Almost all of us say that as a nation we should work out our differences and unite to solve our problems. But we don’t mean it.
Exhibit A is the bad blood between the National Education Association, the nation’s largest teacher’s union, and Teach for America, the most popular public-service option for graduates of selective colleges.
The NEA has been at odds with TFA since the teacher recruitment program began. NEA leaders dislike the idea, conceived in 1989 by 22-year-old Princeton undergraduate Wendy Kopp, of giving young people selected for academic achievement and ambition just five weeks of summer training before having them teach in some of our lowest-performing urban and rural public schools. TFA’s steady growth and rising status at prestigious universities has not soothed NEA’s distress.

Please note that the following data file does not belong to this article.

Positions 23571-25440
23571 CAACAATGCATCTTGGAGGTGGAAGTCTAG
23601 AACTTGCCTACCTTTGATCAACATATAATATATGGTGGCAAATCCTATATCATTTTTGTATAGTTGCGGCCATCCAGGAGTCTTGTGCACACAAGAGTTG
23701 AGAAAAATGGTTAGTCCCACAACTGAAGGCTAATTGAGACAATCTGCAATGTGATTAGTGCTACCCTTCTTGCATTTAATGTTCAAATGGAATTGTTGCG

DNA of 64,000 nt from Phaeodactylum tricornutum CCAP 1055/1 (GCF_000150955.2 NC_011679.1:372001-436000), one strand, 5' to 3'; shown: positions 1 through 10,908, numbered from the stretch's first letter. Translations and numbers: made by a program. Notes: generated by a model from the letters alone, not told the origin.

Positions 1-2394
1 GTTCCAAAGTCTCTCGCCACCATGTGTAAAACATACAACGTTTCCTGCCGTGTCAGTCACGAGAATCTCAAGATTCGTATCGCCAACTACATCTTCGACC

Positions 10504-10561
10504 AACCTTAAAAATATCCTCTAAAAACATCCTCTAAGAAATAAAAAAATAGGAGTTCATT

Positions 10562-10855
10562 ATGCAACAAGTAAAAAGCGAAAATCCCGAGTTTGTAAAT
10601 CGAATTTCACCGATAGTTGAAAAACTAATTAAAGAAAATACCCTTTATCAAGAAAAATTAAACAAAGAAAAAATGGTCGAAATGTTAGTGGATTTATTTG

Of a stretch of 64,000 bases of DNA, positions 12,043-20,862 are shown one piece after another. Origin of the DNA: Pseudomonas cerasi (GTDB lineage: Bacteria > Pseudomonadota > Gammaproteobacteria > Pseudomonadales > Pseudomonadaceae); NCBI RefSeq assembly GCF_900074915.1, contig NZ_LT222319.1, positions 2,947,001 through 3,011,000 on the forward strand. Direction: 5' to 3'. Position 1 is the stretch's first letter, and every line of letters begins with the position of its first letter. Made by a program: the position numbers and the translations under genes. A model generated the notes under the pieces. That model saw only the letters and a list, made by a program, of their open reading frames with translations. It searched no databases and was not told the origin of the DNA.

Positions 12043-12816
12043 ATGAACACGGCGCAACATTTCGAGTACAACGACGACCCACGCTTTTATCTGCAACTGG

This is both a national and a local issue. The NEA’s national headquarters is in the District. One of the largest contingents of TFA teachers works in the District and Prince George’s County.